Toddler found dead in bed and lying on pillow covered in vomit had seen ‘non-accidental injuries’ in high speed car crash victims, court hears
- Coronial inquest investigating the circumstances that led to the death of 22 months old
- The little boy died after being found unconscious in a crib in the Melbourne house
- The court heard that the boy had drugs in his system and fractures to his wrist and ribs
A toddler who died after being found unconscious in his crib had traces of drugs in his system and internal injuries similar to those caused by “ high speed ” road accidents, a coronary investigation has heard.
The 22-month-old boy was rushed to the Royal Children’s Hospital in Melbourne on February 19, 2015 after his mother’s partner discovered him on a pillow with vomit. He was pronounced dead the next day.
A port-mortem examination revealed that the boy had gone into cardiac arrest, but the cause of his death could not be determined.
The circumstances that led to his death are now the subject of a coronial investigation by Victoria’s Deputy State Investigator Caitlin English, along with previous emergency visits to hospitals and measures to protect children. NCA Newswire reported.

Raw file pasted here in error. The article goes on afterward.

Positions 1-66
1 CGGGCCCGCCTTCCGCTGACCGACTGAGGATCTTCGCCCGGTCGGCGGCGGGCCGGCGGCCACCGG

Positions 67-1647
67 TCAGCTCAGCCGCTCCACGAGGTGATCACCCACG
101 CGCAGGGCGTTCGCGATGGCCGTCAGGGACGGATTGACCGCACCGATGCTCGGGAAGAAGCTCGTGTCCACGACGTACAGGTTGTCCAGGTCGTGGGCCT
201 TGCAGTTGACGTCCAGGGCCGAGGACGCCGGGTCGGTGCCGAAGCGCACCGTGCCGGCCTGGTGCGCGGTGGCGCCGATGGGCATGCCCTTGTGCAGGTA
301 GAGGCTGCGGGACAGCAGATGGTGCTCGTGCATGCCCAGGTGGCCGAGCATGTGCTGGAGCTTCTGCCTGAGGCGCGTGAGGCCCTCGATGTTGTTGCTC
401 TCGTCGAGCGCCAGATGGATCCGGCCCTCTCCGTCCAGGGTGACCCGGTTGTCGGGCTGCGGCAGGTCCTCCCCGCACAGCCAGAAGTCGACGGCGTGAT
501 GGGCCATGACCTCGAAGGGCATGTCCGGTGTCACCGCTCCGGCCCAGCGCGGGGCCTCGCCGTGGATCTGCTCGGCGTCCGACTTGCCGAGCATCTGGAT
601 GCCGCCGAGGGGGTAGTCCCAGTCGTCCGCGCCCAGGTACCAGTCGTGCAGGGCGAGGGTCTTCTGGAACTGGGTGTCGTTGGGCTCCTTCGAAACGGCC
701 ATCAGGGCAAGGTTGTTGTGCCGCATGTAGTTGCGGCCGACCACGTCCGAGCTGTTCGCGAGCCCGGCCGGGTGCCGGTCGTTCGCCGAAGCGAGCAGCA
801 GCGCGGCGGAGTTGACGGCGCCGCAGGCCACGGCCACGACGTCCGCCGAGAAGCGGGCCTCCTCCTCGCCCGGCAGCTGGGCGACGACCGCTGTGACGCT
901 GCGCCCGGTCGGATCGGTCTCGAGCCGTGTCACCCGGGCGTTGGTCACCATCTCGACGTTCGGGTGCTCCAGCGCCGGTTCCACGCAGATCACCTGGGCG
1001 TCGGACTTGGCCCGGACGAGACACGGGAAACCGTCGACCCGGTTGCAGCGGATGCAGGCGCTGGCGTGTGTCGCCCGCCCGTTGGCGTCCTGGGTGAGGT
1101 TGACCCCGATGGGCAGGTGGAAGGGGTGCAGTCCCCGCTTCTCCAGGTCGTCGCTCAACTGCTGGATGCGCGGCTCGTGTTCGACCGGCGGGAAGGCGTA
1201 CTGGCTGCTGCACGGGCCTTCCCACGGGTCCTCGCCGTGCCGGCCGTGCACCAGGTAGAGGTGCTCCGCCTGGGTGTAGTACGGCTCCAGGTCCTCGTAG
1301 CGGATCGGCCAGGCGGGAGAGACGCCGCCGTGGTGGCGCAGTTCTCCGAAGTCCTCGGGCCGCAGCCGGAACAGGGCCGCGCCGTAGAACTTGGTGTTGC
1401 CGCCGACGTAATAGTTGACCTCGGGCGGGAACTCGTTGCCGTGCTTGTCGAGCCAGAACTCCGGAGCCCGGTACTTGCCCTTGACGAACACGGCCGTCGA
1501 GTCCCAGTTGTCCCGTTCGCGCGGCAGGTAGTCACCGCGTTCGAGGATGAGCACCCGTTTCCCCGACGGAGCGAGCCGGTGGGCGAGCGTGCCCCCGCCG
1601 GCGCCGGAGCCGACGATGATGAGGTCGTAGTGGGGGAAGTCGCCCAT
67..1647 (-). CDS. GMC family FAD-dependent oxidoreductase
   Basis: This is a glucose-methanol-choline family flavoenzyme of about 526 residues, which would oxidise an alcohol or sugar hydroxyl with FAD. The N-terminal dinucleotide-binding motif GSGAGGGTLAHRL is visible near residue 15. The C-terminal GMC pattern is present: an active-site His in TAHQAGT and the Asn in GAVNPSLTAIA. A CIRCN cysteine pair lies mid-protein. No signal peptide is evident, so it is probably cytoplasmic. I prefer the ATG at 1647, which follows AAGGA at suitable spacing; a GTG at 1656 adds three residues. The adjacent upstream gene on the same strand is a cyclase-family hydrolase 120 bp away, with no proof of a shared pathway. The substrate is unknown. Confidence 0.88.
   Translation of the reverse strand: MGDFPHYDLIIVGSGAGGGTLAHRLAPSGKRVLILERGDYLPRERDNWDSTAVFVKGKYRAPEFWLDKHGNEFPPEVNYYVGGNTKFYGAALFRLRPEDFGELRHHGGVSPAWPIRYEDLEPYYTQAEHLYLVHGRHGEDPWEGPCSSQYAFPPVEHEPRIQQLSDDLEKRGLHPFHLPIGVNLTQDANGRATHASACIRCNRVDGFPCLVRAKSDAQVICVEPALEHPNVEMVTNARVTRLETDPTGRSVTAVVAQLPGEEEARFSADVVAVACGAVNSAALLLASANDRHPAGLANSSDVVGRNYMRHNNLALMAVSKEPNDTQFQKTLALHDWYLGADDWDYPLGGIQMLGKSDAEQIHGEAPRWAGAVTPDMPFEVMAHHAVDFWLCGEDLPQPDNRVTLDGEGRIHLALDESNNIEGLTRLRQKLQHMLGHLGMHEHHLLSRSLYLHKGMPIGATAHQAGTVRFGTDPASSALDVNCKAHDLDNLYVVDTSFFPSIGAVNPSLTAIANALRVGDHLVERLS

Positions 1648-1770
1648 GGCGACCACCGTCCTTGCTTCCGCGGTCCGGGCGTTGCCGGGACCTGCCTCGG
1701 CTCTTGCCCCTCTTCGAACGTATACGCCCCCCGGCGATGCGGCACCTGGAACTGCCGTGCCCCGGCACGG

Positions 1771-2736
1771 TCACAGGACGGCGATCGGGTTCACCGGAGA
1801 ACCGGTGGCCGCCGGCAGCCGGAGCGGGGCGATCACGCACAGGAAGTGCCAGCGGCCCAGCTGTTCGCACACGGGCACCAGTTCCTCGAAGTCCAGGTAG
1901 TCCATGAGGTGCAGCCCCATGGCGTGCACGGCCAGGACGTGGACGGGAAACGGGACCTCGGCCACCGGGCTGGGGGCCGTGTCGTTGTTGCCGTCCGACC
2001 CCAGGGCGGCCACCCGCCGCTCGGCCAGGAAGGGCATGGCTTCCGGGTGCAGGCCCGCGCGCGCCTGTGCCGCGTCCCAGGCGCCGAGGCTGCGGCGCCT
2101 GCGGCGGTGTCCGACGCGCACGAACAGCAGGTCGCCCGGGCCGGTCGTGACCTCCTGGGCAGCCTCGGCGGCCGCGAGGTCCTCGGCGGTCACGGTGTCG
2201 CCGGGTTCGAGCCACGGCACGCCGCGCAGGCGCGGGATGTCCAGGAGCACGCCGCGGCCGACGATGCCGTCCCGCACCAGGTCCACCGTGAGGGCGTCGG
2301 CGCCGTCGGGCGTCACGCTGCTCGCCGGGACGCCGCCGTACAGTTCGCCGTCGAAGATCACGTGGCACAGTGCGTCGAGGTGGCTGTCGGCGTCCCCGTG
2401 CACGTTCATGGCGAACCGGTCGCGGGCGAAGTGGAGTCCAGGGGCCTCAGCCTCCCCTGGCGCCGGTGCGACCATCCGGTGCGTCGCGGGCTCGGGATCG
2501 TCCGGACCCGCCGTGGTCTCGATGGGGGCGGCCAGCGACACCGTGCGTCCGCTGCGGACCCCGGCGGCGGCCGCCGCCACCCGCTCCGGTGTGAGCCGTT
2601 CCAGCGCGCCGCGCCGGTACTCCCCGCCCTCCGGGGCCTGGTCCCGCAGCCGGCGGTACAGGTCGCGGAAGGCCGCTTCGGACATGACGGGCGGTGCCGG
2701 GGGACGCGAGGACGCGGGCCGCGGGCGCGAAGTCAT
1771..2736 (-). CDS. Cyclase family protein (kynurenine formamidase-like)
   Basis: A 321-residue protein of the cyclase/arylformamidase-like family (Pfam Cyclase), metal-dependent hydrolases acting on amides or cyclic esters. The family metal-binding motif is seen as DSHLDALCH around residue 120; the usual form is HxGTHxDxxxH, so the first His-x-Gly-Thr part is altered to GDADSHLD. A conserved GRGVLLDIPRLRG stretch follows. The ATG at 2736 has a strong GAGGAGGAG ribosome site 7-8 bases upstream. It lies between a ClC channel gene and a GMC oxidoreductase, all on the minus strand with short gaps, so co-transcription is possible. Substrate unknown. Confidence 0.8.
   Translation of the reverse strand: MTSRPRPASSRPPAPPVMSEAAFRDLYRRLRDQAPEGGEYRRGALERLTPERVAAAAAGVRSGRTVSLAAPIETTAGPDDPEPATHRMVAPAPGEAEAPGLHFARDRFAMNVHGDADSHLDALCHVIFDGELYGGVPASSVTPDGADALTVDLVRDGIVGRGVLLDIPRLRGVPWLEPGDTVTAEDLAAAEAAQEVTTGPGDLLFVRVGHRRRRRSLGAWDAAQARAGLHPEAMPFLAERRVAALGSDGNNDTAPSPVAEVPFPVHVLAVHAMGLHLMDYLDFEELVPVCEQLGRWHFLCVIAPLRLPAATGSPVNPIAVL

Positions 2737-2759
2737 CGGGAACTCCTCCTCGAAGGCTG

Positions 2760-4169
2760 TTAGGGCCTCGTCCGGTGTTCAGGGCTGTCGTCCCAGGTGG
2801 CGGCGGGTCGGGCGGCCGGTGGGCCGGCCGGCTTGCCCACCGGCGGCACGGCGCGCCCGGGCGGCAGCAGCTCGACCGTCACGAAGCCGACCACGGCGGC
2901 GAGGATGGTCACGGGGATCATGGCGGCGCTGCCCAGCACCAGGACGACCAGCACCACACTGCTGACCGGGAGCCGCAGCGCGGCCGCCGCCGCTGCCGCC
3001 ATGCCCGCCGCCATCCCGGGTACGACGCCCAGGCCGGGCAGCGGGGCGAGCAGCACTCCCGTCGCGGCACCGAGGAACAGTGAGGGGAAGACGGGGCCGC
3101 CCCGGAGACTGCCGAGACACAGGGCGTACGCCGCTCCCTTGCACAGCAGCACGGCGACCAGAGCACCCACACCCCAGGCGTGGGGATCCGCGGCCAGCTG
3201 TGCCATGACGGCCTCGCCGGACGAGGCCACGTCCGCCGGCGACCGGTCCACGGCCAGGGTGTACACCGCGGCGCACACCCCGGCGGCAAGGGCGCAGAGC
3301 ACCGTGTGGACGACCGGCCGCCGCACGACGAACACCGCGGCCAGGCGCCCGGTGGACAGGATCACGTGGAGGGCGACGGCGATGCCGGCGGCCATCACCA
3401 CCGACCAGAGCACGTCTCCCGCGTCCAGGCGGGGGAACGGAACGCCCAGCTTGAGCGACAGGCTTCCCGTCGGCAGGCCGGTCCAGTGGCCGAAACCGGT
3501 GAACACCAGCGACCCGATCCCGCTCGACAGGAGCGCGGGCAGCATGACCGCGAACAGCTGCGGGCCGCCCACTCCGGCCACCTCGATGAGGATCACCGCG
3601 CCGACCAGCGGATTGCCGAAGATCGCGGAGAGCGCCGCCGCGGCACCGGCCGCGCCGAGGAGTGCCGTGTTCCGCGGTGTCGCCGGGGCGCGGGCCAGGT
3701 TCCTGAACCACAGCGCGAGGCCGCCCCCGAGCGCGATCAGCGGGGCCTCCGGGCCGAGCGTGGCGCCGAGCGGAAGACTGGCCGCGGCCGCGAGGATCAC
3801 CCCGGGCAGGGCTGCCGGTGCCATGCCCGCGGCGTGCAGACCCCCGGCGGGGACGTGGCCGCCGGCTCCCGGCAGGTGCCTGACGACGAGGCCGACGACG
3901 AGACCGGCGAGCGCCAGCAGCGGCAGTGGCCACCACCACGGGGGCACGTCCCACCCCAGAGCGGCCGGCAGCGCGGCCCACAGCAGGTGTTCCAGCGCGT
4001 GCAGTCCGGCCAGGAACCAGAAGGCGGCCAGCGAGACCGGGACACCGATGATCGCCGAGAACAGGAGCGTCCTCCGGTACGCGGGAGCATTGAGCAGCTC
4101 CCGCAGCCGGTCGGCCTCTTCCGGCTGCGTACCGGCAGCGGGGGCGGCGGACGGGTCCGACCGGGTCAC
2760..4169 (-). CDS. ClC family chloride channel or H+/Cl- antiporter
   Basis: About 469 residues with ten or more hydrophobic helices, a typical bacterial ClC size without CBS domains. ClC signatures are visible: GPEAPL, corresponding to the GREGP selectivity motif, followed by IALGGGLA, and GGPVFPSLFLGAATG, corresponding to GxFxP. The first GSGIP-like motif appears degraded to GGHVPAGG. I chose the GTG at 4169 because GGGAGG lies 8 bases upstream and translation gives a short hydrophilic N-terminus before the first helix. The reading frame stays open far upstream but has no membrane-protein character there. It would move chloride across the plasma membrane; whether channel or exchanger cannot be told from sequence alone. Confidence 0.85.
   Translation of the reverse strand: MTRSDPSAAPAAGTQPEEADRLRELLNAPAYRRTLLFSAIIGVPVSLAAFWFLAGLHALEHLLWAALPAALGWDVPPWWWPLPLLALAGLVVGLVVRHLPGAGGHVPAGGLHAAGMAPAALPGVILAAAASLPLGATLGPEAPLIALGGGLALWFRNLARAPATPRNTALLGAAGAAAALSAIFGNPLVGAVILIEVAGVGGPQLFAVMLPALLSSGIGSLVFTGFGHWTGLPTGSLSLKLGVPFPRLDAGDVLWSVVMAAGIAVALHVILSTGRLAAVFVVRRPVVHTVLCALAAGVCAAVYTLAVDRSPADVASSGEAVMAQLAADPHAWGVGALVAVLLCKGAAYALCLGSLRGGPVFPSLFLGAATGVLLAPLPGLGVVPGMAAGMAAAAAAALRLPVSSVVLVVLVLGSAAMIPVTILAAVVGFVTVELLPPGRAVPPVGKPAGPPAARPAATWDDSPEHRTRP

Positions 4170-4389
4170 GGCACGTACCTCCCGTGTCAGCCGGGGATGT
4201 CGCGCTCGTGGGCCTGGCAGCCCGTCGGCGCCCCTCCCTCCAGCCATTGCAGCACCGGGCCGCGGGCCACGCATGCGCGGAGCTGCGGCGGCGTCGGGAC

A coronial inquest in Victoria examines the circumstances that led to the death of a 22-month-old baby in Melbourne in 2015 (stock image)
Victoria’s Coroners Court heard on Tuesday how the boy suffered internal bleeding three days before death, sustained an injury to his testicles, had week-old fractures on his wrist and ribs, and traces of methylamphetamine and amphetamine.
Forensic pathologist Dr. Yeliena Baber, who performed the boy’s autopsy, told the court that the bleeding on the boy’s peritoneum was often caused by high-speed traffic accidents using seat belts.
Dr. Baber also told the court that there were “quite a lot” of dark purple bruises on the boy’s testicles and that the injury was “relatively recent.”
She said the boy’s toddler brother was unlikely to cause the injury “ in the normal sibling roughness, ” although it was “ possible. ”
“It’s not just doing normal routine things, no – you’d see little boys going to the emergency room all the time,” Dr. Baber told the court.
Forensic toxicologist Dimitri Gerostamoulos told the court that the presence of drugs in the boy’s hair, blood and urine “means they must have been swallowed.”
The 22-month-old boy was rushed to the Royal Children’s Hospital in Melbourne (pictured) after unresponsive in his bed
The court heard how the boy was taken to hospital in a separate incident three months before his death, where he had reported himself as a ‘floppy’.
The boy’s mother’s partner had found the toddler with baby wipes in his mouth before taking him to the hospital.
Dr. Timothy Cain told the court that the boy’s week-old fractures to his wrist and broken ribs were “not accidental injuries.”
He said broken ribs require “significant” strength and were uncommon in young children.
The coronial judicial investigation continues on Wednesday.